Irish Times view on the reconfiguration of Spanish politics

New Partido Popular leader Pablo Casado’s decisive election and hard-line positions reflect a nostalgia for traditionalist values and set scene for future clashes

Pablo Casado has triumphed to become leader of Partido Popular after an unprecedentedly divisive internal contest in a party that usually displays monolithic unity in public. Photograph: Javier Barbancho/Reuters

Pablo Casado has triumphed to become leader of Partido Popular after an unprecedentedly divisive internal contest in a party that usually displays monolithic unity in public. Photograph: Javier Barbancho/Reuters

 

The decisive election of the vocally right-wing Pablo Casado (37) as leader of Spain’s Partido Popular (PP) is a further instance of the radical reconfigurations changing the country’s political culture in recent years. Casado triumphed after an unprecedentedly divisive internal contest in a party that usually displays monolithic unity in public.

His defeated rival, Soraya Sáenz de Santamaría, originally the favourite to win, represented the party bureaucracy and continuity with the previous PP leader, the doggedly pragmatic Mariano Rajoy. In one sense, then, Casado’s victory reflects a worldwide trend of disenchantment with established politicians. But despite his relative youth, Casado is deeply rooted in the party machine and underlying ideology.

Casado’s highly rhetorical, and probably decisive, speech at Saturday’s party convention was a clear attempt to woo Ciudadanos voters

Indeed, his hardline positions reflect a nostalgia for the traditionalist values of party founder Manuel Fraga who had served as a minister during the Franco dictatorship, and of Fraga’s successor, José María Aznar, who mentored Casado. Aznar has become an increasingly strident critic of Rajoy’s “blandness” and “weakness” since the Catalan crisis, strange though this may appear to anyone who witnessed images of police attacking pro-independence voters last October. Nevertheless, since 2015, the PP’s long-unquestioned hegemony across the Spanish right has come under dynamic challenge from a new party, Ciudadanos, which espouses unabashed Spanish nationalism, largely in reaction to events in Catalonia.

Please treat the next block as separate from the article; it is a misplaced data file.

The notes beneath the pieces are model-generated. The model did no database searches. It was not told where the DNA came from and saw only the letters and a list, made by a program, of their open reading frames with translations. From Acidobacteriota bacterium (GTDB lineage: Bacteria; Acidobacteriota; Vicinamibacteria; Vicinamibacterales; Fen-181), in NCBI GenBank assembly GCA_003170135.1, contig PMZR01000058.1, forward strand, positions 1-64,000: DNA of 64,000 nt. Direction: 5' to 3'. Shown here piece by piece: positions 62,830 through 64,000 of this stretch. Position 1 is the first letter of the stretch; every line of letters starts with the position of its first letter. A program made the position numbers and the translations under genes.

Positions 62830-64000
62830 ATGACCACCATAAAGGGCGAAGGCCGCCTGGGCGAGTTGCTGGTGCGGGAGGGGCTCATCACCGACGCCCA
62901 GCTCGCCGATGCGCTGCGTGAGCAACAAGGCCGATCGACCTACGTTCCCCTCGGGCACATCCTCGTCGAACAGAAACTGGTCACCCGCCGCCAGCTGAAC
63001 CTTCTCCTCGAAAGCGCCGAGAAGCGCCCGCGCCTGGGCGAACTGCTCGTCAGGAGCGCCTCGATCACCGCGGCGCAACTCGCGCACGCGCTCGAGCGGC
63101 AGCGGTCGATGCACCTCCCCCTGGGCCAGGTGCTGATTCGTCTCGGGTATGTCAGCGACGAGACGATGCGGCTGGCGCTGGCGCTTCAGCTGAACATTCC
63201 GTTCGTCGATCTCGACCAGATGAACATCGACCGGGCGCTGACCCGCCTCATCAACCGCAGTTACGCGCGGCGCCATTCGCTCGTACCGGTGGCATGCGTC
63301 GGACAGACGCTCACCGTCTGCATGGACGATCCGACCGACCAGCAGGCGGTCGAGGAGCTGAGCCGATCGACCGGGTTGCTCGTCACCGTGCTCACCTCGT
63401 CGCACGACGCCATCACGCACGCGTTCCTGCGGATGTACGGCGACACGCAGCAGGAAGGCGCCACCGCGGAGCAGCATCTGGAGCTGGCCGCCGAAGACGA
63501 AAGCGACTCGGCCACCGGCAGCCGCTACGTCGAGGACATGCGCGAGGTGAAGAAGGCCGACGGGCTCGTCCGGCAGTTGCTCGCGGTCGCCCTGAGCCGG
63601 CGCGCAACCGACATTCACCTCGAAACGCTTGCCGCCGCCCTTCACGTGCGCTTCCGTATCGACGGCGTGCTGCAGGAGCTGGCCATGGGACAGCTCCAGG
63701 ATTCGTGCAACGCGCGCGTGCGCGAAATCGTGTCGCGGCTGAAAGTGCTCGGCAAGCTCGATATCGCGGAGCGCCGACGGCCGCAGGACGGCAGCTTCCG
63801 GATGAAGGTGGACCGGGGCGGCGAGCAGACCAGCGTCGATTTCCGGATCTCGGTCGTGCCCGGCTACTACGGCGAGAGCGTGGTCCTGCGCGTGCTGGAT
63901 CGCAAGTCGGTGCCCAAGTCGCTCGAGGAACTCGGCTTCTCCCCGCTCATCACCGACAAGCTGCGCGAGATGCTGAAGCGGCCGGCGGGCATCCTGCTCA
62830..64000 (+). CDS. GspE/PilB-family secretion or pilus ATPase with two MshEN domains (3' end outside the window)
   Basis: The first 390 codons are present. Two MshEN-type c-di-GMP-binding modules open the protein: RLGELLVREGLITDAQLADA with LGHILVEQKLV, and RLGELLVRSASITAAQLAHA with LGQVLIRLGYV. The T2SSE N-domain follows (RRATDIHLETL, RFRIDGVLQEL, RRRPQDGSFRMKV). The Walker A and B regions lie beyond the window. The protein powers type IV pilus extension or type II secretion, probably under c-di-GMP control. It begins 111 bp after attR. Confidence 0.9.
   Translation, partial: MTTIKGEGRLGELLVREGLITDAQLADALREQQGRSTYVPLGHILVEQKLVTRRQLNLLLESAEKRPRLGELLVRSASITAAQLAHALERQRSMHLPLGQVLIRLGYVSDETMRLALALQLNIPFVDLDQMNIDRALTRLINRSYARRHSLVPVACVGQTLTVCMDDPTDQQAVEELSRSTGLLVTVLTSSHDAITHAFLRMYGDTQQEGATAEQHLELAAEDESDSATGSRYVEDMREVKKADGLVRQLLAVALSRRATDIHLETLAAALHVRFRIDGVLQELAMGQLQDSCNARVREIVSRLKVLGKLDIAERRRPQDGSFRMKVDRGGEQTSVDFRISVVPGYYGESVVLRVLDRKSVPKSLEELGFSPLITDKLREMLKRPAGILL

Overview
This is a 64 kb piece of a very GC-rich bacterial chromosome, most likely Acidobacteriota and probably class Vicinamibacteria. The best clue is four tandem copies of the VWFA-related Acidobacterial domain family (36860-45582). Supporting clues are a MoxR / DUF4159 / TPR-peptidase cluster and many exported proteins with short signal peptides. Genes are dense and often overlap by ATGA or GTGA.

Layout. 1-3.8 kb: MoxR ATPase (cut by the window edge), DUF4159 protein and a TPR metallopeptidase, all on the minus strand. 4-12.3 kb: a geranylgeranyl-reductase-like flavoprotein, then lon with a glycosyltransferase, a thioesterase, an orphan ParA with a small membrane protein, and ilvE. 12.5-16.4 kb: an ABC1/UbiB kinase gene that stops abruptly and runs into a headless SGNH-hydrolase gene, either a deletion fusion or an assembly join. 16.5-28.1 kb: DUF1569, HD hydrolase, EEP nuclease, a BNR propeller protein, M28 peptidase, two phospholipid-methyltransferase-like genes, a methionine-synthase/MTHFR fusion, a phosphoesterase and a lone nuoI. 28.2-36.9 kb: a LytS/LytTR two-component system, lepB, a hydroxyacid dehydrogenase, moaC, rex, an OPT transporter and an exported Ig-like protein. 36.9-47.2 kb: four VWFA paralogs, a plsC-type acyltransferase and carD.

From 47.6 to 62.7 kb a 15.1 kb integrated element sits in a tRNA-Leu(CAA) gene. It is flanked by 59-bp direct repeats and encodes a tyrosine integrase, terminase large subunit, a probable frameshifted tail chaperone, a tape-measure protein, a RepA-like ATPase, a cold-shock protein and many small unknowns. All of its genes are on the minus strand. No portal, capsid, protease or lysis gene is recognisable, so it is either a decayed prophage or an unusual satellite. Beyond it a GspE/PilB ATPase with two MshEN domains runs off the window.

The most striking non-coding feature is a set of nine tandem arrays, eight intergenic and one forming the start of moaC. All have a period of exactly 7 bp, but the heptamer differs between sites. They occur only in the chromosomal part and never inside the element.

Casado’s highly rhetorical, and probably decisive, speech at Saturday’s party convention was a clear attempt to woo Ciudadanos voters and those even further to the right in the newer formation Vox. His policies, he said, would bring back to the party “everyone to the right of the Socialist Party (PSOE)”, and reconnect with “the Spaniards who display the national flag on their balconies”.

He will consider banning pro-independence Catalan and Basque parties and changing election rules so that even moderate Basque and Catalan groupings cannot influence the regional policies of Spanish governments. He defends “the family and life”, rejecting Spain’s current liberal abortion regime. He opposes the “historical memory” movement that seeks to identify and honour the victims of the Franco dictatorship whose bodies remain in unmarked mass graves.

Casado’s policies also reflect another worldwide trend: the prioritisation of national identity over democratic values

On all these points he will clash very sharply with the new minority PSOE government which ousted Rajoy from office last month. Neither Casado nor his rivals for the PP leadership offered any detailed proposals for eradicating the corruption which has long proved endemic in the party.

Casado’s policies also reflect another worldwide trend: the prioritisation of national identity over democratic values. Ironically, this disturbing tendency is also manifest in the more radical sectors of the Catalan independence movement that Casado so excoriates.

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